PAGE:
It occurred to me recently that I don’t eat enough vegetables. That may sound strange coming from a vegetarian, but there it is. I decided to remedy that by making a vegetable soup to end all vegetable soups. No recipe, just everything in it that seemed like it would be good, particularly in-season root vegetables.
First let me say that around here we make vegetable stock; no Swanson’s here, we do it from scratch and you should, too. It’s so easy, and it’s virtually free, since it’s made from the portions we usually would throw away, i.e. onion tops and skins, pieces of celery getting older, a few carrot pieces, etc. We throw these in a zip-top bag in the freezer and save them until we have a fair amount. Then we put them in a pot, cover with water and simmer for an hour and a half, strain and you have the best vegetable stock ever. You will also have the best-smelling home ever! Use it up in 2-3 days or freeze it to use later.
You should also have dried beans on hand; any kind will do (I mixed kidney beans, pinto beans, red beans, chickpeas, white beans). Soak about a cup of them for about 3-4 hours and drain. Throw these in a large pot. Add enough water to cover well and simmer for an hour and a half. Drain and then put back in the pot. Add the vegetable stock you made, a can of diced tomatoes and whatever fresh vegetables you have around, chopped coarsely. I used a turnip, a parsnip, an onion, three very small potatoes, two carrots, and three leaves of purple kale, torn into pieces. Add salt to taste and whatever herbs you like–I added fresh oregano and dill and some dried basil. Simmer all this for about 25-30 minutes and you will have quite the pot of soup!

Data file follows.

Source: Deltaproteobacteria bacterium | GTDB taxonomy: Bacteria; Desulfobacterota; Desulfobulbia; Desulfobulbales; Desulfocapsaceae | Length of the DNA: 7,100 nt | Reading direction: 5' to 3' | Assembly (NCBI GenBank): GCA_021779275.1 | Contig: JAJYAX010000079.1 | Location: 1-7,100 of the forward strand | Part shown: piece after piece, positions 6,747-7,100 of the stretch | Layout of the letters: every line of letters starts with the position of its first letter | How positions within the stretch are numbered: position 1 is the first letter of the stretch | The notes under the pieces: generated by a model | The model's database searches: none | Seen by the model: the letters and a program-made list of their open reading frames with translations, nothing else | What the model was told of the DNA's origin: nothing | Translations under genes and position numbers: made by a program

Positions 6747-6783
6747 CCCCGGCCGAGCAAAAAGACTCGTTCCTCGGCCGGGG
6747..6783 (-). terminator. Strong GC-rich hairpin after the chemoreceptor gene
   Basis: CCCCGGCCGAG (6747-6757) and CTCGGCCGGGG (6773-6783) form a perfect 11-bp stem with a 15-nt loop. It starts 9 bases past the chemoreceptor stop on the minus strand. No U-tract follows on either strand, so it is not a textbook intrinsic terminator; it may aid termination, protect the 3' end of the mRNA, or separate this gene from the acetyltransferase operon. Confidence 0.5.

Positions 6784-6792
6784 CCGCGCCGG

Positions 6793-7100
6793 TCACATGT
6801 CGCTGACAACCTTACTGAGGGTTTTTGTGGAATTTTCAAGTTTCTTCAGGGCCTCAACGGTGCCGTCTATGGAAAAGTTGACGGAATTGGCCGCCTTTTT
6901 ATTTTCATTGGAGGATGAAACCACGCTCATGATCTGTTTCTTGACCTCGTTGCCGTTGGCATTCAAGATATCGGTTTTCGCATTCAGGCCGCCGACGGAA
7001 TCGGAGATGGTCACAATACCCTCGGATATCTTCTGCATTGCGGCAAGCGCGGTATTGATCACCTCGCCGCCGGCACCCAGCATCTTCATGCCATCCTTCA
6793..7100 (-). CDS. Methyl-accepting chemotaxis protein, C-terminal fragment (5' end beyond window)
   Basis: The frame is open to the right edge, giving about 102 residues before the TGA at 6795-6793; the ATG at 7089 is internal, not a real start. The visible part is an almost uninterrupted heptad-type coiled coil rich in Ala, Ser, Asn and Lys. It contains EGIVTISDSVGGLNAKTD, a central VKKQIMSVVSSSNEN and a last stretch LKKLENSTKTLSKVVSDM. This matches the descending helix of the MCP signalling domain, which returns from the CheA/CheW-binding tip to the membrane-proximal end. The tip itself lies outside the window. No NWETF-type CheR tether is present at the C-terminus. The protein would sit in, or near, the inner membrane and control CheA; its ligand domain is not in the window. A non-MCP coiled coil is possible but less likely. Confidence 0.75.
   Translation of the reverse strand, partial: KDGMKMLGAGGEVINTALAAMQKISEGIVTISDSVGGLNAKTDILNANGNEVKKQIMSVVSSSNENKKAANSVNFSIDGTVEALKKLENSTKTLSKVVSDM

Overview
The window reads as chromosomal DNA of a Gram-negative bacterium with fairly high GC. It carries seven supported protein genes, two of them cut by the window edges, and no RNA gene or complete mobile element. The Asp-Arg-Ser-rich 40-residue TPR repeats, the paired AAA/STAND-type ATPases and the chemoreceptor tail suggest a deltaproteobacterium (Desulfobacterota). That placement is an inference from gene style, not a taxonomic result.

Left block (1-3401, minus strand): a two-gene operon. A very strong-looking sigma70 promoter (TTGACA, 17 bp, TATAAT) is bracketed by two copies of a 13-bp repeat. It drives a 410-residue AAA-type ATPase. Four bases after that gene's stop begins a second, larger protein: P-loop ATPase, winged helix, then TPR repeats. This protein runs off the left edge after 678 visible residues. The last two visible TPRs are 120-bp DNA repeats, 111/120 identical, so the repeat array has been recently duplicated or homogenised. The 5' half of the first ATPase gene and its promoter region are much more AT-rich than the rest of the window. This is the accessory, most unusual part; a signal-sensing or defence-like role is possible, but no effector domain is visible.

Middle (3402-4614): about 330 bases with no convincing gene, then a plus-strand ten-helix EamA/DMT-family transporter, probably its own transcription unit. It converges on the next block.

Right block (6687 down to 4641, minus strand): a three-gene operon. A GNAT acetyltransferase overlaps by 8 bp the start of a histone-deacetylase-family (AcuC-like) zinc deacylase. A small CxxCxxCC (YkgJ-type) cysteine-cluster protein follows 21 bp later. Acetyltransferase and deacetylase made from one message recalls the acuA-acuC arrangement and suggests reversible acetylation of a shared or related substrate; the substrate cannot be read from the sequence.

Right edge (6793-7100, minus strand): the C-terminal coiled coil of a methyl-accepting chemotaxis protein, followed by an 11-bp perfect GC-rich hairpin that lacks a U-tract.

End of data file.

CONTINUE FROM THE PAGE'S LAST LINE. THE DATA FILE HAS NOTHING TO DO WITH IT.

You can vary this any way you want, but keep the stock and tomatoes constant; I think it would have turned out well, though, no matter what vegetables I used. Serve it as is or throw in some cooked pasta. Add a salad and some good bread and you have a feast. A friend who partook of it said, “Wow, you hit a home run with this soup!” Hence the name–“Home Run Soup.”
My daughter and I were discussing recently how many people say they can’t afford to eat well. She said, “It’s not expensive to eat healthily, you just have to put in a little time in the kitchen.” Actual at-the-stove time was about 5-6 minutes. And the cost of this large pot of soup? About $2.00.